Beating Piracy Through Convenience and Affordability


[![](http://supermekanismo.files.wordpress.com/2011/11/pirate_street_vendor.jpg?w=300)](http://supermekanismo.files.wordpress.com/2011/11/pirate_street_vendor.jpg)
[Source](http://commons.wikimedia.org/wiki/File:Pirate_street_vendor.jpg)
A few years ago with the introduction of MP3, torrents and the widespread adoption of DSL, there was a fear that piracy would be so widespread that it would kill the music and movie industry. Fast forward to 2011 and we see that the music, movie and even the video game industry is alive and booming. Some of the industry still spin some talk on how piracy is killing the industry yet news like blockbuster movie and game figures suggest otherwise. There are a lot of new technologies that also countered piracy not by preventing people from downloading illegally but by offering an affordable and convenient way to obtain music, movies or games.

The Cold Hard Truth: Not Everyone is a Customer
One of the biggest arguments that anti-piracy supporters always mention is the amount of people downloading the content. It is true that there are tons of people pirating but it has to be seen that not everyone would actually pay for the content anyway. Some of these people simply find it convenient to search for a file and download it or others would never pay for the content because they don't see the value in it. If piracy is somehow prevented, some would probably simply live without these free things. If you want to make money off your product, you have to realize that you should market to those potential customers.

There will always be ways to pirate content. Some people make it seem that it is a new concept but it is not. Since the days of floppy disks, cassette, VHS, beta max and other forms of distribution, there has always been ways to duplicate it. Even with modern technology, there are still ways to make copies of content. You just have accept that it will probably always happen. In the technology industry, there is nothing really "hack-proof".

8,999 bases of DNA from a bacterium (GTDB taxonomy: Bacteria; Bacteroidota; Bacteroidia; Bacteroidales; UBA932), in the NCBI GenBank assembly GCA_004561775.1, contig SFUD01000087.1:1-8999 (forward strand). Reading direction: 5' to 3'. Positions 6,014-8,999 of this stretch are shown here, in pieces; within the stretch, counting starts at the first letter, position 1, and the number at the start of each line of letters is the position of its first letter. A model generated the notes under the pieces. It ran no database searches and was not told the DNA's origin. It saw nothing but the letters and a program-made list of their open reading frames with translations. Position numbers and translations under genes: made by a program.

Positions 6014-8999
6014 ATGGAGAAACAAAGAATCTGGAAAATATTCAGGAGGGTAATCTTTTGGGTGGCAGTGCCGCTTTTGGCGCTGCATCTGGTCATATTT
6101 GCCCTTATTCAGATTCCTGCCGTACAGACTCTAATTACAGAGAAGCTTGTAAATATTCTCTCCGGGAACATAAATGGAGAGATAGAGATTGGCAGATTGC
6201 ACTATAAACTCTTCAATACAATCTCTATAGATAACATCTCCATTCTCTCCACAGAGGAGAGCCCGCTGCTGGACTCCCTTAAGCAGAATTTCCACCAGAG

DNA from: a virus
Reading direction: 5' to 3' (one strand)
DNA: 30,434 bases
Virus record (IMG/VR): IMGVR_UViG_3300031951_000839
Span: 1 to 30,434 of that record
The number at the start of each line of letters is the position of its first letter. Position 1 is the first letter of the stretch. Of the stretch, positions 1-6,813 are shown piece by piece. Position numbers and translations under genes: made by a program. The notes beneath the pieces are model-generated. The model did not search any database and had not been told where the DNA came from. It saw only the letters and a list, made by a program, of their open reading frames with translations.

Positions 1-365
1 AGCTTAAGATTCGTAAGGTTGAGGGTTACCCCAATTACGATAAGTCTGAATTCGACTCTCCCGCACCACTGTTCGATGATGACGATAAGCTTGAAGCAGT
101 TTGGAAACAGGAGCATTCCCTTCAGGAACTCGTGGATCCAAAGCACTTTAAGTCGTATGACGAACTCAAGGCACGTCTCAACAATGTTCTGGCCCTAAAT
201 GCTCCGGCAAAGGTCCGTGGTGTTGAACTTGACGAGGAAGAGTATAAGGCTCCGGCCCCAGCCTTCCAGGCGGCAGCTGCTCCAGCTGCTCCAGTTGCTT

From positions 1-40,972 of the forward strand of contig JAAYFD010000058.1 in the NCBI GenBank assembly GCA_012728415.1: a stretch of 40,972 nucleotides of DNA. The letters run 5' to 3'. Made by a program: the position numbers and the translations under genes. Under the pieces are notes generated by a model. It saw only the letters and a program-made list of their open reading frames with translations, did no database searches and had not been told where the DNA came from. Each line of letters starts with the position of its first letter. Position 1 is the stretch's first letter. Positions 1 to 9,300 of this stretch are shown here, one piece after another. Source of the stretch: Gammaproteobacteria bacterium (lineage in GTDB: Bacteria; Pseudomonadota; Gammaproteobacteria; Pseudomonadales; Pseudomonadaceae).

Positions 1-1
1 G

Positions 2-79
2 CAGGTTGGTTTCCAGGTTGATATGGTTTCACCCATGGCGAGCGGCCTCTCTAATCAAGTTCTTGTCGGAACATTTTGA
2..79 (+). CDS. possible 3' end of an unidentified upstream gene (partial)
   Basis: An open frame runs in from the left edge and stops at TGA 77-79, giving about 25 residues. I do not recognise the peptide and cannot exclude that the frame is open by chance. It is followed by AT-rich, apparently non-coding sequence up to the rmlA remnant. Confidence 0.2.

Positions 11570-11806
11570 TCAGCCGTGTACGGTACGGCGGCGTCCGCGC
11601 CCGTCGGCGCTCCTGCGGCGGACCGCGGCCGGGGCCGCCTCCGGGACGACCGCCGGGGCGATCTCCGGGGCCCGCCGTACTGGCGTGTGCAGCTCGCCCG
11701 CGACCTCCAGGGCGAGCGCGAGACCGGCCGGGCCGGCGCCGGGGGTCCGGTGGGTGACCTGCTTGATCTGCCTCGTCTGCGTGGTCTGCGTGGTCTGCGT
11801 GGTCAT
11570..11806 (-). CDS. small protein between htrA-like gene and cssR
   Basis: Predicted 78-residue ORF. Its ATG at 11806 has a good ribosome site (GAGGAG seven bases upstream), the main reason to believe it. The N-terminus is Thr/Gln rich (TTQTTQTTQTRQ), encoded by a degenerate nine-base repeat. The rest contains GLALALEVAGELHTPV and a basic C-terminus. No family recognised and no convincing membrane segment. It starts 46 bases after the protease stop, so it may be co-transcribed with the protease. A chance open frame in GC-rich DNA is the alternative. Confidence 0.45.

On a side note, there is also culture involved in piracy. In third-world countries it is just too common to see street vendors selling disks worth of pirated content and growing up to buying such. Again, some of these people would not pay for the content (50 cents a disk vs $5 dollars a movie) but some of the ways described further below could also work. The trick is too turn people to paying customers.

On another side note, I feel older than I should be knowing all those old technology :c

The Advantages of Piracy to the Consumer
Before trying to solve a problem, you have to find the problem. To beat piracy, you have to understand first what are the reasons people pirate. The most obvious reason for pirating is price and you just can't beat free. The second reason for pirating is (again) convenience. To download a particular content, you search for it in the torrent/file-sharing site, download and enjoy.  Knowing these factors along with an understanding of customers is crucial in developing ways to make profit off content without needing to stop piracy.

[![](http://supermekanismo.files.wordpress.com/2011/11/anti-drm381.jpg?w=300)](http://supermekanismo.files.wordpress.com/2011/11/anti-drm381.jpg)
Image says it all. [Source](http://torrentfreak.com/anti-drm-t-shirt-designs-vote-now/)
**Wrong Answer: Digital Rights Management (DRM)** If you're not aware of what DRM, in simple terms it's some forms of measure to make sure that you're content is legal or preventing you from copying it. The thought of protecting your content is understandable but I think DRM should not be the solution. Why? DRM just becomes an inconvenience to actual customers.

Again, in the tech industry, nothing really is "hack-proof". There will probably always be skilled people who can disable forms of DRM and there lies the problem. I will refer to games and software as examples because what I encounter most of the time. When you download something off torrents, it will have the DRM measures taken care off. You don't have to worry about having to always be online to play your game or use your software or even deal with other limitations that DRM brings. For people who payed for the software, they are the ones who have to deal with DRM.

Example Scenario:
Let's take the game Assassins Creed 2 for the PC as example (at the time of release had a new DRM measure). The DRM in the game forces you to always be online for a non-online game (single player). The problem here is that if you downloaded the game via torrents, you didn't have to deal with this. You could freely play your game anytime. The paying customers can't. See the problem? You're punishing people who pay for your stuff.